COVID-19 – What’s at Stake for Maine: One Virus Two Possible Outcomes

The current piecemeal, a la carte, wait-and-see approach to COVID-19 I’m seeing in my community and in Maine in general appears to be inconsistent with what we should have learned from the data.

As a mountaineer, I can’t count the number of times I backed off a climb in the Rockies because of the threat of a thunderstorm. Depending on the orientation of the mountain, a thunderstorm can be on top of you with little warning, and so most mountaineers take precautionary measures to make sure they’re headed down before the afternoon thunderheads, even if they have not seen them yet. Mountaineers who ignore the possibility of an afternoon thunderstorm (something that is very well represented in the weather data) may find themselves in a panic as a cobalt sky is suddenly eclipsed by a dark anvil shaped cloud. Summit fever has put me there a couple times, and it’s terrifying as the wind picks up, the hair of your beard stands on end, and, in the most terrifying of cases, your rack of metal climbing gear begins to hum and then glow. COVID-19 is like a really bad thunderstorm, and it’s increasingly feeling to me like we didn’t start down the mountain in time.

While I’m a science writer by profession, the science surrounding COVID-19 is not in my wheelhouse or on my beat unless we’re talking about how it affects the Maine lobster fishery (and it is affecting the Maine lobster fishery!). Having said that, I am concerned about COVID-19 and, more important, our collective response to it. While I would not characterize my concern as fear–and I do not believe what I’m about to write is fear mongering–I’m very concerned we’re not acting based on the best available data, and if you know anything about me, you know I think the data matter.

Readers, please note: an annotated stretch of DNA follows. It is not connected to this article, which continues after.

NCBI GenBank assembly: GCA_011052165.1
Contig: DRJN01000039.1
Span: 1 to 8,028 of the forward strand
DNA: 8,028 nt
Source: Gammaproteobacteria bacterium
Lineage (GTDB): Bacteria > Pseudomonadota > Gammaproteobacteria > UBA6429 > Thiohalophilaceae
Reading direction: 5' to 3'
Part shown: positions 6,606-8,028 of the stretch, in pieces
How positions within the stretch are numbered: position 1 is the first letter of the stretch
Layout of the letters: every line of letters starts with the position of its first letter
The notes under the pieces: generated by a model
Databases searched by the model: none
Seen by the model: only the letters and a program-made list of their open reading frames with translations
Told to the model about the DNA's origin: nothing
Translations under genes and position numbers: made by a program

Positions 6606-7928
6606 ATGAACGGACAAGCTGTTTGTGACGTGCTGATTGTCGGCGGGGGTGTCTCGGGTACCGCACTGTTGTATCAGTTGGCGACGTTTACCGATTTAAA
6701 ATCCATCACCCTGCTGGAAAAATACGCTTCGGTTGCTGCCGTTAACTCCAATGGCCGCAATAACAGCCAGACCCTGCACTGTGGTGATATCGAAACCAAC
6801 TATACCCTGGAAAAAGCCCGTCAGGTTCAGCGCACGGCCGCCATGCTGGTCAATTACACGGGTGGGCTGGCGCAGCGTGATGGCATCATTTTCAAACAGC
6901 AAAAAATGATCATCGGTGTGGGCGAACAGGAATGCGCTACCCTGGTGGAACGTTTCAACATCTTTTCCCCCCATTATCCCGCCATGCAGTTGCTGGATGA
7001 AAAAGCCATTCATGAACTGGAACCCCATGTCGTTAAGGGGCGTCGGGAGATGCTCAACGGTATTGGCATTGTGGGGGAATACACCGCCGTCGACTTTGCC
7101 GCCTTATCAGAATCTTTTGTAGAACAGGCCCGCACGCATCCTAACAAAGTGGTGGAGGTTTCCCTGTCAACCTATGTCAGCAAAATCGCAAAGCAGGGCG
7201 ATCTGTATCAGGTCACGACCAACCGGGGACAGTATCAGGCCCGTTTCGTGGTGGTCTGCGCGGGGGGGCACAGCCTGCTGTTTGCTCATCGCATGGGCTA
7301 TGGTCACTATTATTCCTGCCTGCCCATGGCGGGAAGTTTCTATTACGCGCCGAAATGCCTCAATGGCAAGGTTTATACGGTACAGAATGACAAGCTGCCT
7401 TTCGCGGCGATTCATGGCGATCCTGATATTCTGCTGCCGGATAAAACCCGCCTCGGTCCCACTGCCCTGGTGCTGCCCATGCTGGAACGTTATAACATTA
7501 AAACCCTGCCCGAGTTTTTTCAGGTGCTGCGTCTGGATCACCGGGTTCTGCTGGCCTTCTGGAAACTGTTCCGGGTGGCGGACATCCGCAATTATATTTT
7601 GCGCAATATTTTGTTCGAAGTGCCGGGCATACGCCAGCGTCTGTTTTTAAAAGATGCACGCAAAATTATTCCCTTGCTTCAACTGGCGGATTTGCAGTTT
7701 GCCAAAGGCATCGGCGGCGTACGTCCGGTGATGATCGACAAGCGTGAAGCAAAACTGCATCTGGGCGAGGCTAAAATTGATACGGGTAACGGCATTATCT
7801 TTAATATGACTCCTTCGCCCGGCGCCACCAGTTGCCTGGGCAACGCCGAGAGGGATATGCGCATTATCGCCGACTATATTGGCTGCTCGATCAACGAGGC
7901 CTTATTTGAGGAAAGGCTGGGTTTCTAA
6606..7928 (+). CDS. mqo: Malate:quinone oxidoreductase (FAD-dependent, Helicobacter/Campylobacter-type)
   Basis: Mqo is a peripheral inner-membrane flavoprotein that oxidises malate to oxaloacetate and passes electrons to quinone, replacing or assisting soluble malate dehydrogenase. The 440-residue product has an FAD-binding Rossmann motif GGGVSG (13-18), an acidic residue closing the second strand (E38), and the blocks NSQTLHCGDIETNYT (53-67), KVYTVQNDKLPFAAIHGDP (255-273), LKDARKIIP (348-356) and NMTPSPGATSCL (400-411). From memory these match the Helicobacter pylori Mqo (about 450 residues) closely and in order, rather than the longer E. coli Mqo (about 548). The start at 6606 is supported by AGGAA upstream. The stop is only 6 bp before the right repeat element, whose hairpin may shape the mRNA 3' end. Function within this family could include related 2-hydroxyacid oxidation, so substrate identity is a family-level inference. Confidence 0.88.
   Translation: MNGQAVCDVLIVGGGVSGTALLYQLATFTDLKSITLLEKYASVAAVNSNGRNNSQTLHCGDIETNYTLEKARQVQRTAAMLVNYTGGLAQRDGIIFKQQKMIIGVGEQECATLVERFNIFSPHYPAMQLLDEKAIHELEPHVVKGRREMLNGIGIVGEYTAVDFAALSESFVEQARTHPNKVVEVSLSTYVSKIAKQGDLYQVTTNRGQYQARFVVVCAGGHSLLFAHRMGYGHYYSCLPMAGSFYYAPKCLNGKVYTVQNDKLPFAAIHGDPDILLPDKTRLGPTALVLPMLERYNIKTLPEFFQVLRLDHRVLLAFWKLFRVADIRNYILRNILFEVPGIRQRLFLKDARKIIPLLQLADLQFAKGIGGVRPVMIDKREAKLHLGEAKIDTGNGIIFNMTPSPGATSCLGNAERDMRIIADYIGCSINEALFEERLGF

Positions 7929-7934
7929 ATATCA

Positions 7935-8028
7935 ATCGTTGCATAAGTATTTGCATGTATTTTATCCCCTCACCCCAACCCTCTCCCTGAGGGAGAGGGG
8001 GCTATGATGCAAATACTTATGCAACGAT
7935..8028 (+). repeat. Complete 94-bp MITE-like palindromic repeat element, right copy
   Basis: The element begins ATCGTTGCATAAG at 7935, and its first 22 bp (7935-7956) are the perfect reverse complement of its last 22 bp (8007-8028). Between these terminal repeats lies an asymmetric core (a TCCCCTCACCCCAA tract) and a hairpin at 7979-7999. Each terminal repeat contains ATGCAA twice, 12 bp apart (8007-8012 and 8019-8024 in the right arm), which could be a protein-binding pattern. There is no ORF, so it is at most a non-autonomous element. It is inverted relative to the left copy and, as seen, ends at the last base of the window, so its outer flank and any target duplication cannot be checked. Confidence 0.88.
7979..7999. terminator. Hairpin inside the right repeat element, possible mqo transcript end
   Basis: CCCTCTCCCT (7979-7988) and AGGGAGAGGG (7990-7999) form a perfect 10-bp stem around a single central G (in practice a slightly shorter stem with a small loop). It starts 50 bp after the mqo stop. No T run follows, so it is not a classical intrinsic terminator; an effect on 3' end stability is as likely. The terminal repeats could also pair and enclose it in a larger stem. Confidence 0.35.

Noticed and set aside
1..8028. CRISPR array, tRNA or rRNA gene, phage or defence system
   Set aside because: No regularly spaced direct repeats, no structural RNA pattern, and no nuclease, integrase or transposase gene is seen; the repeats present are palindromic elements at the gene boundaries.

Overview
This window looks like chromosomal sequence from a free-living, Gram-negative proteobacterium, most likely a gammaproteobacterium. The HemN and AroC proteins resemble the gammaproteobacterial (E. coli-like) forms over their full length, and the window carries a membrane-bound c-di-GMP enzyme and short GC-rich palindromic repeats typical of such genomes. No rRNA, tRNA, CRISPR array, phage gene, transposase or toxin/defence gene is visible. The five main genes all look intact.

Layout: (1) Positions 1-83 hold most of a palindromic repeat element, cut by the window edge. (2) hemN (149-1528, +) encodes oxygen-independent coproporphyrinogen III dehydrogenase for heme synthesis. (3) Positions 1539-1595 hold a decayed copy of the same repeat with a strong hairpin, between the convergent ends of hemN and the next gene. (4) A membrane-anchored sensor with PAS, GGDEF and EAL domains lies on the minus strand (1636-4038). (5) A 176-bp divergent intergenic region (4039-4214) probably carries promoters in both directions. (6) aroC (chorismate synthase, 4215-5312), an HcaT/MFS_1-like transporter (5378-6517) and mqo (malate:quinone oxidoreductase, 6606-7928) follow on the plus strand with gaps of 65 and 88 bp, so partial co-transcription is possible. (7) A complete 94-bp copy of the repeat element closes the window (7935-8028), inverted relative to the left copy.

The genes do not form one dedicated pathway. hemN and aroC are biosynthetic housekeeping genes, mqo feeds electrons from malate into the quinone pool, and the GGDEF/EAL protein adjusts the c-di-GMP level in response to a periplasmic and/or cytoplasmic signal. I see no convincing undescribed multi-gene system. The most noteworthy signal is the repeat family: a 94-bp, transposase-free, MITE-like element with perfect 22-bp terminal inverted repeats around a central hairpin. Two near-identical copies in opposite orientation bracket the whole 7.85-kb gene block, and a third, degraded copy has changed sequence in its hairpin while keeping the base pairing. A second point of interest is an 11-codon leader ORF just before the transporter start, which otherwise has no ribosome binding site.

Although COVID-19 may not be my beat as a journalist, data certainly are a big part of my daily work flow. Looking at the data, it appears clear to me that the best thing we could be doing right now for our families, communities (mine is Rockland, Maine) and nation as a whole is to be all-in when it comes to social distancing. The current piecemeal, a la carte, wait-and-see approach I’m seeing in my community and in Maine in general appears to be inconsistent with what we should have learned from the data.

What would an all-in approach to social distancing look like? In my opinion, the time to close schools, museums, theaters, gyms, and the like has long since past. It’s long past the time to cancel all sporting events, trade shows and any other large gatherings. Everyone who can work from home should be working from home. Any essential commercial activity that must continue should be carried out only with protective measures in place (e.g., there should be sufficient space for people to maintain at least two meters distance between themselves and others). Restaurants that can provide effective distance between diners ought to adopt limited hours to focus only on their essential function and then close early. Businesses that remain open should implement and publicize protocols for effectively sanitizing public spaces. This is not a comprehensive list, and I am not a public health expert, but these are the sort of steps that seem obvious to me based on the data.

I know these measures may sound extreme, but consider the alternative….and the point I really want to drive home here is that considering the alternative doesn’t need to be a theoretical exercise based on some model of a hypothetical situation. Instead, we can actually look directly at the data available from places that are a couple weeks or months ahead of us insofar as the spread of COVID-19 is concerned. Many of those places did things (and are doing things) we have not done, and we can learn from those actions and the results of those actions as they manifest themselves in the data.

While people have been seriously talking about coronavirus in Maine since at least early February, the public discussion about altering behavior didn’t really ratchet up until early March. On 5 March, the Maine Center for Disease Control and Prevention (Maine CDC) announced that “testing for the 2019 novel coronavirus (COVID-19) at the state’s Health and Environmental Testing Laboratory is expected to begin in the next several days.” Further, Maine CDC said they would inform the public if positive tests are confirmed, and they said that the number of positive test results would be posted to Maine CDC’s coronavirus webpage. This was forty-five days after the first known coronavirus case was announced in the United States.